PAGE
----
Oregon's agricultural sales in 2009 saw their biggest drop in 33 years according to Oregon State University. Kristian Foden-Vencil reports.
Sales data make for grim reading. Crop sales were down 17 percent. Livestock and dairy were down 10 percent. Fruit and berries were worst hit, with sales down more than 40 percent.
OSU economist, Larry Burt, says he's never seen anything like it.
Larry Burt: "It was very surprising to me to have such a drop. There were a lot of things that came together that were negative in too many industries."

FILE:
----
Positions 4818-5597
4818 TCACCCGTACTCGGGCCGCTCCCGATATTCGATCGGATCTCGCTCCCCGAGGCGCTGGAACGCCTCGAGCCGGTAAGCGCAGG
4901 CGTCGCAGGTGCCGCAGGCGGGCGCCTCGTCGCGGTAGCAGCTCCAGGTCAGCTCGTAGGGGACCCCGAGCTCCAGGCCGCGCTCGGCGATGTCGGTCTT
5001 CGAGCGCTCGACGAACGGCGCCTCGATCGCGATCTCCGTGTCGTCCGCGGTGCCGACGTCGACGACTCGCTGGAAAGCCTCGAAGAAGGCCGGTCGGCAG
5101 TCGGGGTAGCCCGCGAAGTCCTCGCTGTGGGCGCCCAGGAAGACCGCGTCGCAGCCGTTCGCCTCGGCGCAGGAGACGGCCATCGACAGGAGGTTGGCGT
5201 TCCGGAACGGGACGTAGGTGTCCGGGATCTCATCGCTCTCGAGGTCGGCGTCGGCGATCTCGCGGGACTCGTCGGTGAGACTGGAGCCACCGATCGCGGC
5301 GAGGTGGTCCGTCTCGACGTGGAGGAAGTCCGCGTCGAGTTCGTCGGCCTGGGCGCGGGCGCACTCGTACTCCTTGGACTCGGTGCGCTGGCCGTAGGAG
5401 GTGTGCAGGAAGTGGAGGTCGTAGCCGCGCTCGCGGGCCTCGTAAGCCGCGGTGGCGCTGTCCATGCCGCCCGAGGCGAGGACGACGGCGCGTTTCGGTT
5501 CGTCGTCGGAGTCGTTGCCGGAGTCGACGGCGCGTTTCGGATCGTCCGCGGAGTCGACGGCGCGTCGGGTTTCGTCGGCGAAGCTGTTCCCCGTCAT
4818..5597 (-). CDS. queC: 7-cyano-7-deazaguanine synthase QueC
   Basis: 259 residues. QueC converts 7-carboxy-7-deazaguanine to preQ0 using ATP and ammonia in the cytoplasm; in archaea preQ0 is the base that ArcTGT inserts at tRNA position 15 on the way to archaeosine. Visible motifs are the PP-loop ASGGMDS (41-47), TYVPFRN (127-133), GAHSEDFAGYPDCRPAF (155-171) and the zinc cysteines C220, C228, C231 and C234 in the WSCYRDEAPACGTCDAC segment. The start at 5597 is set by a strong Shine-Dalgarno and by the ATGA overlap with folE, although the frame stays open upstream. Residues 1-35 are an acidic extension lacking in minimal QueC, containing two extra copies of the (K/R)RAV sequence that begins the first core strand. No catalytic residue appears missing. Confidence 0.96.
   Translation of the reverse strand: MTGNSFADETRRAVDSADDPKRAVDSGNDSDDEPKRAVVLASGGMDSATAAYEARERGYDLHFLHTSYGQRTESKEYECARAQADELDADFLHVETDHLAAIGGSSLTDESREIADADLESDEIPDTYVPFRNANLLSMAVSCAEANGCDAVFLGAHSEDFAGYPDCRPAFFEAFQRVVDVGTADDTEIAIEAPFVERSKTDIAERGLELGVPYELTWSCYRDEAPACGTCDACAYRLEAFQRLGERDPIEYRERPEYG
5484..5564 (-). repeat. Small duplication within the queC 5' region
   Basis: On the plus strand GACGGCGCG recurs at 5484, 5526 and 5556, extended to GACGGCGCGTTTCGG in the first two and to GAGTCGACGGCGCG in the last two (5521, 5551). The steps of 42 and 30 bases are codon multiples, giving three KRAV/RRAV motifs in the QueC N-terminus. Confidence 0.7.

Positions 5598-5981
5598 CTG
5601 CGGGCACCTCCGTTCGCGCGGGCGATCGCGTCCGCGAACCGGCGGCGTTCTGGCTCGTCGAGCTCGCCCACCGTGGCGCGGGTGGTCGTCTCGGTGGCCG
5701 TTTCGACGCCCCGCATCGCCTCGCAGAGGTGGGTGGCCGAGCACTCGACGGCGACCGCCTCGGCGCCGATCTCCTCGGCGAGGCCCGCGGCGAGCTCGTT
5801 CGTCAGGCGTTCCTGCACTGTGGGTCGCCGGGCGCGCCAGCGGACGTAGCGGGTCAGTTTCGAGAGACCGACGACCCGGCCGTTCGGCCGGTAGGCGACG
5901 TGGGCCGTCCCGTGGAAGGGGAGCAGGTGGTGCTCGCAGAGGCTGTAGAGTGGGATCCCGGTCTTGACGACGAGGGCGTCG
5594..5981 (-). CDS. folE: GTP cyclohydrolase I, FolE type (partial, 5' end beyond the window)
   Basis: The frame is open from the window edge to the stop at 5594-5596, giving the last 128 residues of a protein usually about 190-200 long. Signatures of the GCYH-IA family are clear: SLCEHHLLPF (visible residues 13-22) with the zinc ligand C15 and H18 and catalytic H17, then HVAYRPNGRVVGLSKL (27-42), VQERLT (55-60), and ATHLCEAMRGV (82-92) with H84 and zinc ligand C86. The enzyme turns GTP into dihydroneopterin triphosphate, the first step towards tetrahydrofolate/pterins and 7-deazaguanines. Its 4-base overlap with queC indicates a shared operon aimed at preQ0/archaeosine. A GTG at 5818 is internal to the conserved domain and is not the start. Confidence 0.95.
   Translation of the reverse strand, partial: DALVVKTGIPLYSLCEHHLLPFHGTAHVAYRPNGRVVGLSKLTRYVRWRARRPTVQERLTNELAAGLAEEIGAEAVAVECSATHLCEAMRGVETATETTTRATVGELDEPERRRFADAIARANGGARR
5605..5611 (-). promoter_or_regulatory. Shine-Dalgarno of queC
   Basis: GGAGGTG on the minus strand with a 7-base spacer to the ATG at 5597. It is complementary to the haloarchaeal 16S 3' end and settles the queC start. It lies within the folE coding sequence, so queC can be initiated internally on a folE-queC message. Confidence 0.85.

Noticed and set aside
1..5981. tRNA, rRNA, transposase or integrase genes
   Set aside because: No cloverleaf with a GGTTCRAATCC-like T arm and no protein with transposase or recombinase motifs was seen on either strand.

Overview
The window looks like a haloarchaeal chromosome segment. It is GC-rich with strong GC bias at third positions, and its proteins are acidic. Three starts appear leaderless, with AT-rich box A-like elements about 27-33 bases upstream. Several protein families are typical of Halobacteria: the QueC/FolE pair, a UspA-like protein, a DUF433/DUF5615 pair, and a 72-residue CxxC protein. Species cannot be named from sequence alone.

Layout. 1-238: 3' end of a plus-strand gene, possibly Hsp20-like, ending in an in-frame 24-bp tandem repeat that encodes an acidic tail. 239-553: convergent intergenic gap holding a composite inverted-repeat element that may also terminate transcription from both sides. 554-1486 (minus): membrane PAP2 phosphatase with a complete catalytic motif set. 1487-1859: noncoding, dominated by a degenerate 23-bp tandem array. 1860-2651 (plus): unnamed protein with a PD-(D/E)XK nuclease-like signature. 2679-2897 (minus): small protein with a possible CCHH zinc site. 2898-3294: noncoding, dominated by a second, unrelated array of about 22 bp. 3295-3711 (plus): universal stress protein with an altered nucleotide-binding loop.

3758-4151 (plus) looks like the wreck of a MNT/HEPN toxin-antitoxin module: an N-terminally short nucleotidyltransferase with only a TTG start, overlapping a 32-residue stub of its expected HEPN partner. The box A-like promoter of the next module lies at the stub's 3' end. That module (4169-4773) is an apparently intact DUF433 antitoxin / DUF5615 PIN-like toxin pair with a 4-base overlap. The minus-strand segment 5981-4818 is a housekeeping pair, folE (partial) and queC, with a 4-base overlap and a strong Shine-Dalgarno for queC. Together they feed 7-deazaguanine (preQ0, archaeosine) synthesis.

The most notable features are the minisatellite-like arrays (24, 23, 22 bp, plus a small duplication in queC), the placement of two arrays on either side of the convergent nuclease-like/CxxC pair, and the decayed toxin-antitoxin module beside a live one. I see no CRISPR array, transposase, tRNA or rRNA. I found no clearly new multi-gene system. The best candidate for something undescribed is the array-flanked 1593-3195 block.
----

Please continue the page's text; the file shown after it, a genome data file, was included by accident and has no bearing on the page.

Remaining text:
Burt says the recession reduced demand for agricultural produce, which drove down prices. Then, because farmers didn't want to sell at such low prices, a lot of produce landed in storage.
Burt says what's in storage will have to be sold before prices can start to increase again.
But the report wasn't all doom and gloom.
The price of sugarbeets rose 135 percent. That plus an increase in harvested acreage put smiles on the face of a few lucky farmers.